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Birds of A Feather

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The next time she opened her eyes, light was filtering through the thin gap between the curtains. At some point in the night they had shifted so that her head dangled off of the edge of the pillow, her body curled forward and the weight of his chest pressing against her back. His breath was warm against the nape of her neck and the arm that was slung over her waist had crept under her pyjama shirt, his hand resting against her bare stomach. The sensation of his skin on hers shocked her slightly and her breath caught in her throat.

Now that she was fully awake, her thoughts turned back to the night before. James’ relationships had always confused her; for someone with so much love to give he seemed to attract always the wrong sort. She had watched him be hurt time and time again; his first girlfriend’s cheating had been the talk of their school, leaving Mandy to patch up the pieces of his broken heart; even worse was his most long term girlfriend, Sam, whose wholehearted distrust of his friendship with Mandy had been rivalled only by her ability to find James’ weakest spots and scrap away at them until Mandy barely recognised her best friend.

Her entire second year had been spent worrying about him back home, slowly pulling away from her until she realised it had been two months since he had replied to her messages and had marched back to Welford to confront him. Arriving at the pub, a part of her had been a little heartbroken to find him in contacts rather than his usual glasses, hair uncharacteristically slicked back, quiet and polite in his greeting, and shrinking back in to himself when Sam stormed over to wrap her arm around his. Mandy had pleaded with him to talk to her, to tell her what had changed between them. He had been reticent when he spoke to her, but had hugged her tight before he turned back to his girlfriend.

In the end, Sam had been so furious about Mandy's involvement that she had thrown her glass at James’ face in the pub- ending in a police caution and Mandy and her mum cleaning up her distraught best friend’s face in the Animal Ark surgery room. She remembered the way he clung to her and sobbed- humiliated and inconsolable- as she kissed his cheeks, promised him everything would be okay and her mum looked on helplessly. At the time, Mrs Hunter had been so preoccupied with her divorce being finalised that he had been left without an anchor, and before she went back to university Mandy made her parents swear that they would be there for him as best they could.

He still had a scar next to his eyebrow from that night; small enough that no one would notice, especially with his shaggy hair, but she knew he was shamefully aware of it at all times. She was too.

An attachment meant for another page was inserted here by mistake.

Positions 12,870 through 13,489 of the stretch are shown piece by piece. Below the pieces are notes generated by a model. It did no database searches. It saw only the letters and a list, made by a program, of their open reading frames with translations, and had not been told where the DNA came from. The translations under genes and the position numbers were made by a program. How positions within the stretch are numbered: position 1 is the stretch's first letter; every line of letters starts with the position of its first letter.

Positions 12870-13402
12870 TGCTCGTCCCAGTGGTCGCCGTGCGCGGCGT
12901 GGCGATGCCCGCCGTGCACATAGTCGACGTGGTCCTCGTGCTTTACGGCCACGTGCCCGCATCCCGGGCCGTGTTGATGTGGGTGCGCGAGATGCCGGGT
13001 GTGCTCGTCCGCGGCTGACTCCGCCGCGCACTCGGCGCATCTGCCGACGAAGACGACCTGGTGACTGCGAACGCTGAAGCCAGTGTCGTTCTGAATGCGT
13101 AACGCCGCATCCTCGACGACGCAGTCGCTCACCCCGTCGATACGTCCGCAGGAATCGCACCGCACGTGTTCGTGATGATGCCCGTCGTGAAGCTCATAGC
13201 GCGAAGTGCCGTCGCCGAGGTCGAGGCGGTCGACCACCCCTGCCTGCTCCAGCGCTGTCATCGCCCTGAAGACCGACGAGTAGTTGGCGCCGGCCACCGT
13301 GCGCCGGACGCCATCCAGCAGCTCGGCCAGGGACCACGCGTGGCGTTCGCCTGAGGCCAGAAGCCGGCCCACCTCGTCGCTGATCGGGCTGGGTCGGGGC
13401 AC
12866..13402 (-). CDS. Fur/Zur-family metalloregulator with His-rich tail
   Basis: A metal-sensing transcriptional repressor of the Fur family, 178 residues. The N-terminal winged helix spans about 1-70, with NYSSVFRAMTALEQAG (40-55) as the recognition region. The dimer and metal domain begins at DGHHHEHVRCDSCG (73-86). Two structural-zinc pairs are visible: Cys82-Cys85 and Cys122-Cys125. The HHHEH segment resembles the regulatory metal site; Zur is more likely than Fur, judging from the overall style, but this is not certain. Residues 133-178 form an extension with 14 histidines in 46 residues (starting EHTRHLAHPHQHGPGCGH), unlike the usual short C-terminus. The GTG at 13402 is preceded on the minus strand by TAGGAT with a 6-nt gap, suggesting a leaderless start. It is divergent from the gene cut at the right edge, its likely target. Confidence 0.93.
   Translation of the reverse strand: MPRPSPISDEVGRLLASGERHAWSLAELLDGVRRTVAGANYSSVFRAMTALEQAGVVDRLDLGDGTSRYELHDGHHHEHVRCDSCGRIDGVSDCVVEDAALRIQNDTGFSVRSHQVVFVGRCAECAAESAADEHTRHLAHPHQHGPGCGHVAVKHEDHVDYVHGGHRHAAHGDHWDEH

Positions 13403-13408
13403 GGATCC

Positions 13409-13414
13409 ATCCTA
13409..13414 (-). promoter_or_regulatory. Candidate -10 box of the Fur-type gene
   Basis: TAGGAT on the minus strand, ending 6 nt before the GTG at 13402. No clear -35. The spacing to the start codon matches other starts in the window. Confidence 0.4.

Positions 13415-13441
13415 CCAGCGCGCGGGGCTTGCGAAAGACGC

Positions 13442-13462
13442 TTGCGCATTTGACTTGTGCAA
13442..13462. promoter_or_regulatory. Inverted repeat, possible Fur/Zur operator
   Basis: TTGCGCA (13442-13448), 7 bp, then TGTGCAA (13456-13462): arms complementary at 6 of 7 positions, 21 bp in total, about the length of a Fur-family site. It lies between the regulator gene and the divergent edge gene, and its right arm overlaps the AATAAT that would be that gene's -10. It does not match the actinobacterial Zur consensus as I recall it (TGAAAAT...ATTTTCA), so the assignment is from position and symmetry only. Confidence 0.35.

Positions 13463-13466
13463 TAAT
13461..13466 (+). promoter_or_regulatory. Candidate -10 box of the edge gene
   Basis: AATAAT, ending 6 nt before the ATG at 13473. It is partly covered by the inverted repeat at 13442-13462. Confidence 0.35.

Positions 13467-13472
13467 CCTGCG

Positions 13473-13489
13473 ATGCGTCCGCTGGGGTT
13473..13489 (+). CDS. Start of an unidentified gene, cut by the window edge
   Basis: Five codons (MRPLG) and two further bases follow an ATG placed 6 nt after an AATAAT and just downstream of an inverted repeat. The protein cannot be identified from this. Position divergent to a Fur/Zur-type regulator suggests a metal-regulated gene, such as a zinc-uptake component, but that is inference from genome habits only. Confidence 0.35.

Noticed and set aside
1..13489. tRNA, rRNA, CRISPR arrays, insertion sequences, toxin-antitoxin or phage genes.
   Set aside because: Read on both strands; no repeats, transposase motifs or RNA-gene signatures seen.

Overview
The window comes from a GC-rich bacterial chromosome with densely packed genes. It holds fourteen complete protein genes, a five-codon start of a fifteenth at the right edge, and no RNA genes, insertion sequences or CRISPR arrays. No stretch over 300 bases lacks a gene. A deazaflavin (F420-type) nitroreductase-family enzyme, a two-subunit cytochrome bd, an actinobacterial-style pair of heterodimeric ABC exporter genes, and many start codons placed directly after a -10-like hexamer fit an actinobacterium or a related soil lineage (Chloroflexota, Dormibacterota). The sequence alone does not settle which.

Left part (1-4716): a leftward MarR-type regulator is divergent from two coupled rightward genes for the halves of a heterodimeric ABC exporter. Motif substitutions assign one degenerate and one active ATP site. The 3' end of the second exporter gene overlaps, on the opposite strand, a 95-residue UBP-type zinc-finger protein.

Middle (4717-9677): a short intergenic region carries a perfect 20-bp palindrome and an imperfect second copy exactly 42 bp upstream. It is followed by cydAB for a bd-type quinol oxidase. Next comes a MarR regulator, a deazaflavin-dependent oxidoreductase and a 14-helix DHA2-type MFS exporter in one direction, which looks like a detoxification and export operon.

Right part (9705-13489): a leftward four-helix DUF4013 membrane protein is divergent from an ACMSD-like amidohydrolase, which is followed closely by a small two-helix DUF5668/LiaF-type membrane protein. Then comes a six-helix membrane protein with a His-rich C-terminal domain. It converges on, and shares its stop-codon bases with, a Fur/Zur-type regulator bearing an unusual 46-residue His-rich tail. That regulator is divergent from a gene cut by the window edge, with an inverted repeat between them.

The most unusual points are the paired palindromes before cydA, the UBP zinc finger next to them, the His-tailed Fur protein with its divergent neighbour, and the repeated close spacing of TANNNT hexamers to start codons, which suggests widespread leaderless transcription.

Some time later had come Daryl, who seemed suave and attentive and wholeheartedly supportive of James’ friendship with Mandy after their initial meeting, but who she could not bear to see touch her best friend. He was older, a few years older even than Mandy herself, and the way he petted James like he was something to be shown off, a sweet thing he possessed, made her skin crawl. He always kissed him too hard, his fingers gripping his chin tightly, when they said goodbye to one another whenever Mandy was around and it left her with the feeling that a point was being made. He’s mine, it said, Leave your childish fantasies behind. Still, James had been besotted and she hoped she was wrong because being right didn’t feel very good. Not then, and certainly not now that she had the full picture.

She wanted him to find his person. But part of her stayed up at night worrying that there was something sweet and vulnerable about him that would be cracked open over and over again before that happened. A small, nasty part of her wondered if she was partly to blame for being there so constantly for nearly his whole life and then leaving so suddenly. She often tried to temper those thoughts by throwing herself so completely in to being the best friend she could be to him now that she was back. Being a good friend came easy to them when they were together and the thought comforted her when she nestled back against his chest.

Soon enough, he stirred against her back, tightened his arm and made a noise of sleepy greeting in to her hair.

“Good morning,” she murmured when he peered over her shoulder at her, “Sleep okay in the end?”

He nodded, eyelids still heavy. “You make a good pillow,” he yawned and pressed his face in to the back off her head. His hand was still nestled under the fleece of her pyjamas and she waited for him to make a noise of embarrassment and withdraw it with an apology; instead, she found herself pleasantly surprised when he drew little circles on her bare skin with his thumb.

“Thank you, for last night,” he whispered after a few quiet seconds, “I hadn’t realised how much I needed to tell someone.”

“Any time,” she squeezed the arm that was around her still, “No matter what, I’m always here.”

“I know,” he breathed, tightening his arm briefly before he settled back to his loose-limbed hold.

She felt the tension in his body lessen and when his hand stilled she realised that he had fallen back asleep.